Hebb’s Law: the neuropsychological basis of learning

Hebb's Law: the neuropsychological basis of learning

The so-called Hebb’s law , proposed by neuropsychologist Donald Hebb, states that synaptic connections are strengthened when two or more neurons are activated contiguously in time and space. When the firing of the presynaptic cell is associated with the activity of the post-synaptic cell, structural changes take place that favour the appearance of assemblies or neuronal networks.

In this article we will analyze the main approaches of this theory, which had a seminal influence on neuropsychology: among other aspects, it is considered that Hebb’s rule inspired the concept of long-term empowerment and the models of neural networks that explain learning and memory.

Role of Neural Plasticity in Learning

From the neuroscience point of view, the biological basis of learning lies in neuronal plasticity . This concept refers to the capacity of the nervous system to modify the nature and strength of synapses, that is, the connections between neurons that allow the transmission of electrochemical impulses.

In recent decades, the hypothesis that our brain stores information in neural networks has gained great popularity and strong scientific support. The structure of the nervous system and the relationships between its elements constitute the information we process; memory, in turn, consists of the activation of these networks.

The origin of this type of approach goes directly back to a concrete hypothesis: the theory of cell assembly by Donald Hebb . The study of neural networks, which constitutes a nuclear framework in current cognitive neuroscience, has been developed around the basic principles proposed by this author.

Hebb’s Law (or Cellular Assembly Theory)

In 1949 the psychologist Donald Hebb published the book “The Organization of Behavior”, where he developed a pioneering theory on the neural basis of learning. Although Hebb’s proposal is called “Cellular Assembly Theory”, it is usually referred to by the term by which its basic principle is known: Hebb’s law.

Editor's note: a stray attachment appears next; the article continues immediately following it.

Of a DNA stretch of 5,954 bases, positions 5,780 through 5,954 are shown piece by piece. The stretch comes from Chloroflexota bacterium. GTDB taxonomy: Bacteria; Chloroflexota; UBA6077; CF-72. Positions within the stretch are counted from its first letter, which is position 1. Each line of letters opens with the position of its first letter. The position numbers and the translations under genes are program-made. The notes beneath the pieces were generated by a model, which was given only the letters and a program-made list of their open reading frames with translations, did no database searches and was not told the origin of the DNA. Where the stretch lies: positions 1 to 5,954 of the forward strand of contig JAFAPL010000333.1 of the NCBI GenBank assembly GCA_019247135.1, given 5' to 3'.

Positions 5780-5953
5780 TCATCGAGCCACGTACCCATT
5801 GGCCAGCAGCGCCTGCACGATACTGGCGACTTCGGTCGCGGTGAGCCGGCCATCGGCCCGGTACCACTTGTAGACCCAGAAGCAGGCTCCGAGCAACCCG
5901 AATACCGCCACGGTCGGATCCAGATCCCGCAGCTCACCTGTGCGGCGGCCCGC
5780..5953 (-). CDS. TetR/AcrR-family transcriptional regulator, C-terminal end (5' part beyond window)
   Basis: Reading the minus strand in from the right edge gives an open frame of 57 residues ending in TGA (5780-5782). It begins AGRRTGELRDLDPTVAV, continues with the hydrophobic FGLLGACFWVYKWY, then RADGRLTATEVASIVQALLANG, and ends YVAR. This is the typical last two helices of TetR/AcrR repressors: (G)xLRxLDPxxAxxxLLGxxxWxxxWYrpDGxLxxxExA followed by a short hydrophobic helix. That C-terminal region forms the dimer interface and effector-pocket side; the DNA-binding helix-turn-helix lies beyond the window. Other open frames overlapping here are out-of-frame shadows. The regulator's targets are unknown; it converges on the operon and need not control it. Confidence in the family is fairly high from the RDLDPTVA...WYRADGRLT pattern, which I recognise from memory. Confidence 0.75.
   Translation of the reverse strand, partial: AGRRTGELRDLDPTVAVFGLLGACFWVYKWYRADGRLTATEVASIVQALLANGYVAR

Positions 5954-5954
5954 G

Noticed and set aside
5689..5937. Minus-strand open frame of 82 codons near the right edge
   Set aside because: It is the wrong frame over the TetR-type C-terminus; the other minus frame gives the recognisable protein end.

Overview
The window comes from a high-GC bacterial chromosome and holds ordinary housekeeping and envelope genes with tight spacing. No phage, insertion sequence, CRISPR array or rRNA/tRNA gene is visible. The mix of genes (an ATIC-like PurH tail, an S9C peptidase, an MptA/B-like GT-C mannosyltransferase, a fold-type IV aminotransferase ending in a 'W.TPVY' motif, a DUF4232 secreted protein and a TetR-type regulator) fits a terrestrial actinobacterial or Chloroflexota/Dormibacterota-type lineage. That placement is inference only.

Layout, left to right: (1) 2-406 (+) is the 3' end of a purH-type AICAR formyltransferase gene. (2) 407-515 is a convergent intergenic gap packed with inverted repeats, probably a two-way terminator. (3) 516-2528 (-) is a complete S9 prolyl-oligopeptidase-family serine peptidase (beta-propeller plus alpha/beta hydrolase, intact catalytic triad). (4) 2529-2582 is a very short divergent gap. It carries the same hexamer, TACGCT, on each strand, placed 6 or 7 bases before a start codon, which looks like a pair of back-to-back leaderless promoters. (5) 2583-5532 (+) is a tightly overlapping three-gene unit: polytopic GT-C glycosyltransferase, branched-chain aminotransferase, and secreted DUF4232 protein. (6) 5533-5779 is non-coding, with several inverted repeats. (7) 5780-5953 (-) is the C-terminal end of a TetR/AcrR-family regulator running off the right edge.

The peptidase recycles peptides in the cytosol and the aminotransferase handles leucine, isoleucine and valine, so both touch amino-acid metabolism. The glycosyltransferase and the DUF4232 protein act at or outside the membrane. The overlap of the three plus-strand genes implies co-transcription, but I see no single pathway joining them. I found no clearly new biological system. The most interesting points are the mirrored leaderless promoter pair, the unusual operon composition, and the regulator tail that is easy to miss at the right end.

Hebb’s rule states that if two neurons are active at approximately the same time their connections are strengthened . Specifically, Hebb stated that if the axon of neuron A is close enough to cell B and repeatedly contributes to firing it, certain structural or metabolic changes will increase the efficiency of such a synapse.

Specifically, this would cause the appearance of terminal buttons, or the enlargement of others already existing, in the axon of the presynaptic neuron; these would be in direct contact with the soma of the postsynaptic cell. The physical and functional association between different neurons would give rise to engrams or cell assemblies -today “neural networks”.

Thus, the stronger the contingency between neuronal activation and a certain type of stimulation , the greater the probability that the relevant neuronal networks will trigger impulses when the stimulus is produced again. This also explains why practice or review makes it difficult for synapses to weaken (as happens in forgetting).

For this to happen, Hebb proposed, it is necessary for the first neuron to be activated immediately before the second; if the neural trigger occurs at the same time in both cells, however, there is no causality in the synapse, so the connection would not be strengthened in the same way.

However, this law explains only the strengthening of associations, and not their formation. Thus, learning is based on the consolidation of pre-existing synapses , determined fundamentally by biological and genetic variables. According to Hebb, each neuronal circuit can be directly related to a learned activity.

Influence of this neuropsychological model

Hebb’s proposal had a strong impact on neuropsychology, becoming the core of many approaches developed in the following decades, and it is still a very important reference in this field today.

In the early 1970s a very relevant mechanism for learning was discovered: long-term empowerment, which consists of the consolidation of memories through repeated experience. Thus, short-term memory is established by structural changes (gene expression, protein synthesis and changes in synapses).

The validation of this model supported Hebb’s fundamental thesis, determining the concrete biological bases that explain his law. Today we also know with certainty that long-term potentiation is limited exclusively to neurons that are active at the same time, and that if several synapses converge on the same neuron they are further strengthened.

One of the most recent applications of Hebb’s rule relates to mirror neurons , which are activated both when we execute a behavior and when we see another living being doing the same and are understood as the basis of empathy and the theory of mind. It has been found that relevant synapses are strengthened by following Hebb’s law.

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